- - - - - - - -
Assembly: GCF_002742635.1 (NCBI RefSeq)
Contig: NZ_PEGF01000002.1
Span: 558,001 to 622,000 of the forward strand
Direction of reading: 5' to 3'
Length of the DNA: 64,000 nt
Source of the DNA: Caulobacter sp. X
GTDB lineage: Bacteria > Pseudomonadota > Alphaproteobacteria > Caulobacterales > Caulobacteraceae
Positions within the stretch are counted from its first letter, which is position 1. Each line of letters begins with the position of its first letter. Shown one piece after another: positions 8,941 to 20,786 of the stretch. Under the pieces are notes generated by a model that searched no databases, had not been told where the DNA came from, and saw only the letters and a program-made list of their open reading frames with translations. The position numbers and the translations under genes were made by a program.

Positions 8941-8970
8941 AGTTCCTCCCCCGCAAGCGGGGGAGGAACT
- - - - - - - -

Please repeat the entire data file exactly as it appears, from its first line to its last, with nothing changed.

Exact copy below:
Assembly: GCF_002742635.1 (NCBI RefSeq)
Contig: NZ_PEGF01000002.1
Span: 558,001 to 622,000 of the forward strand
Direction of reading: 5' to 3'
Length of the DNA: 64,000 nt
Source of the DNA: Caulobacter sp. X
GTDB lineage: Bacteria > Pseudomonadota > Alphaproteobacteria > Caulobacterales > Caulobacteraceae
Positions within the stretch are counted from its first letter, which is position 1. Each line of letters begins with the position of its first letter. Shown one piece after another: positions 8,941 to 20,786 of the stretch. Under the pieces are notes generated by a model that searched no databases, had not been told where the DNA came from, and saw only the letters and a program-made list of their open reading frames with translations. The position numbers and the translations under genes were made by a program.

Positions 8941-8970
8941 AGTTCCTCCCCCGCAAGCGGGGGAGGAACT